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The Invisible Wounds: Understanding the Mental Health Challenges Faced By Veterans

Some people romanticize joining the military. You can see commercials on TV that take on that viewpoint. They show brave men and women training for combat or standing up for the American way.

Veteran sitting on the couch

There’s certainly that aspect of being a soldier, but veterans also face mental health challenges, some of which can be serious. Veteran mental health is something that is sometimes neglected once soldiers return home, especially from combat roles.

Let’s talk about the mental health challenges that some veterans must overcome if they’re going to live as productive members of society.

Veterans Sometimes Feel Useless

If you’re a soldier, you learn many techniques that will potentially help you on the battlefield. You learn about physical and mental toughness. You need those things, particularly if you’re going to be in combat situations.

If you’re no longer an active part of the military, though, it’s easy to start feeling useless. The skills you have might not necessarily have any practical applications once you’re back home.

It’s easy to start feeling like there’s no place for you in civilian life if you start having that mindset. It can be genuinely challenging to find a job and hobbies that make you feel fulfilled.


Some veterans also come back from their time in the military with PTSD. They might see a doctor or therapist who gives them that diagnosis. It’s quite common.

If you’re a veteran and you have PTSD, you may feel nervous or anxious some or all of the time. You may not do well in crowds, and you might feel distrustful of those around you. Loud noises may startle you. You may walk around with a weapon because you don’t feel safe without one.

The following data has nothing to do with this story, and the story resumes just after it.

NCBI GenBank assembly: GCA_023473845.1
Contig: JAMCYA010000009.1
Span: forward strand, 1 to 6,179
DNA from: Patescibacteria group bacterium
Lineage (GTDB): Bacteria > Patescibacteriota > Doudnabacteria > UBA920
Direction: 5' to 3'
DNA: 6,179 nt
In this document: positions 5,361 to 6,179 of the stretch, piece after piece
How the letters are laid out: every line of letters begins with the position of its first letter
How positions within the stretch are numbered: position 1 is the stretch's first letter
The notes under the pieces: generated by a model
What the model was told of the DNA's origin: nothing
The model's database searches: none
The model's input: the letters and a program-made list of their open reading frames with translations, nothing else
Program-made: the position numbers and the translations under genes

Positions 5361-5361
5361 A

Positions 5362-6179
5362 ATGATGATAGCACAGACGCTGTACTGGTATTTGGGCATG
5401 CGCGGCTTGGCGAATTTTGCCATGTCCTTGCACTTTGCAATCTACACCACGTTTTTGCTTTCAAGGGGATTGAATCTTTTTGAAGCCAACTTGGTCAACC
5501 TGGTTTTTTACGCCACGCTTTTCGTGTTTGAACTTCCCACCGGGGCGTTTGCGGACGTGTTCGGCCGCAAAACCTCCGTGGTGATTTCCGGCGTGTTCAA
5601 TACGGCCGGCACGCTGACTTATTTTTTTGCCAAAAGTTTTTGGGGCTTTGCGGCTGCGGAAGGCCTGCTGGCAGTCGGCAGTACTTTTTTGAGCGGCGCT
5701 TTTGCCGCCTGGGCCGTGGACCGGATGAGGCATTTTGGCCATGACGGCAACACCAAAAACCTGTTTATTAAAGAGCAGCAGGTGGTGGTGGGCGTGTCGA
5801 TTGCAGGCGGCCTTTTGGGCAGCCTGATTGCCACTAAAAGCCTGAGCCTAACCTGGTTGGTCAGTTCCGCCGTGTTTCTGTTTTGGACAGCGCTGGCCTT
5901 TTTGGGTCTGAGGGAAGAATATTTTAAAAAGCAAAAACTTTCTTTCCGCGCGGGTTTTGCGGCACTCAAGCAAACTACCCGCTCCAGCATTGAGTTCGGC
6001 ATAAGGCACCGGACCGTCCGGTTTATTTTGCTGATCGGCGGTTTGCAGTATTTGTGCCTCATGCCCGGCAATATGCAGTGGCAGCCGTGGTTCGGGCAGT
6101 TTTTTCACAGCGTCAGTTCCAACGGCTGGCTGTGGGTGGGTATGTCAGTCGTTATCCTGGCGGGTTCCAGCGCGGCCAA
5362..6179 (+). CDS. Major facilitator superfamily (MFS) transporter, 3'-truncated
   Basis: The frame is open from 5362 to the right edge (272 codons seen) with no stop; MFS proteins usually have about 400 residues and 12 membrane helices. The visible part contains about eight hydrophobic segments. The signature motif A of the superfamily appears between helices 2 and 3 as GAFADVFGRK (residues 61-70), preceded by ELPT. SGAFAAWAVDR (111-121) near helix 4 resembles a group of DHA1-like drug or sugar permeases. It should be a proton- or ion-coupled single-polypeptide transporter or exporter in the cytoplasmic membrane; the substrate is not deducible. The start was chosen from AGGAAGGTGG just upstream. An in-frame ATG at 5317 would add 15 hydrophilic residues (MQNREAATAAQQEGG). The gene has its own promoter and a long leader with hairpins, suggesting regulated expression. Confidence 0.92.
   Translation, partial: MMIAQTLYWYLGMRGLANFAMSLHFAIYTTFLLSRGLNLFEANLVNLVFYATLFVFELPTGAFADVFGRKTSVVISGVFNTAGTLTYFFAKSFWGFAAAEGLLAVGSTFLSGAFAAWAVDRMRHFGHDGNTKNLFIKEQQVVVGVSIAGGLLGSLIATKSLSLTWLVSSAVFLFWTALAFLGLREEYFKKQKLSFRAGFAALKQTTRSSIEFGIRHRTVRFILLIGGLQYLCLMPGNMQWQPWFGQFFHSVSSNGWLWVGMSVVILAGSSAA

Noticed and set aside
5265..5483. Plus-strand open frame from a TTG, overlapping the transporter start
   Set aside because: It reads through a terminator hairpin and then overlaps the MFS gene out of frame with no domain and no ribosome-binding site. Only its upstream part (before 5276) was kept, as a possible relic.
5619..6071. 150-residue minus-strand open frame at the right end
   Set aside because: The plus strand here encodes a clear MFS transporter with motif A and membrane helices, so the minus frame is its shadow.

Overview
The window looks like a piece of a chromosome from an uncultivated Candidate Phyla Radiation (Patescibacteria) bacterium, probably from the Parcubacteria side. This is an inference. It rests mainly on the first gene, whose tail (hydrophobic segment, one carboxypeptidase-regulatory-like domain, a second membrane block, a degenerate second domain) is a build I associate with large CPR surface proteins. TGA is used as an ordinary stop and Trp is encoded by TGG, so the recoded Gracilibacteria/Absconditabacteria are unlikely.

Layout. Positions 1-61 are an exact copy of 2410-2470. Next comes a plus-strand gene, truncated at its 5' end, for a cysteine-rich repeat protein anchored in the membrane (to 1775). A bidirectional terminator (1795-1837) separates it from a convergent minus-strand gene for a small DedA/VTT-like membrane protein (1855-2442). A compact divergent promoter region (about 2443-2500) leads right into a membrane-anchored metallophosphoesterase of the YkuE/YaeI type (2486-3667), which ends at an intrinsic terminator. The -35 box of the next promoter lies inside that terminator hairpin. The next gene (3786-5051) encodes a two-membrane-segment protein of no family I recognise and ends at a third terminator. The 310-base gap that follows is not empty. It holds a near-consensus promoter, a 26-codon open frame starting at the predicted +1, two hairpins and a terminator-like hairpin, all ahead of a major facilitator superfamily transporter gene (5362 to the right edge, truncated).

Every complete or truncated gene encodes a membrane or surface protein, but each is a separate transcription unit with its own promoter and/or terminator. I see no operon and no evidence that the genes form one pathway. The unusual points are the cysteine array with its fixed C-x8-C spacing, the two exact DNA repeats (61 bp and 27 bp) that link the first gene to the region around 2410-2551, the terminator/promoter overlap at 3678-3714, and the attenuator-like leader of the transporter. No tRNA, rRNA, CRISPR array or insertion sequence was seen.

The world might not necessarily be as threatening as you think it is, but it’s hard to get away from that idea. You will probably need some extensive therapy and possibly medication as well if you’re going to get to a better mental space.

You Might Miss Your Comrades

You may know some fellow soldiers who died in combat. You will probably miss them very much if you formed close bonds with them.

It’s not as easy to make meaningful connections with the other people in your life once you become a civilian. You might have friends and family members you reconnect with once you get back home. You may love them and care for them, but you don’t have that special bond with them that you only have with your fellow soldiers.

You can stay in touch with former soldiers who are now back in civilian life, and maybe that will help you stay on an even keel. If you can meet up with other veterans sometimes and talk about what you’re going through, that might assist you in getting through the challenges of daily civilian life with a better mindset.

Being a veteran isn’t easy, but hopefully, you can figure out some ways to get past the mental and emotional challenges that surface.

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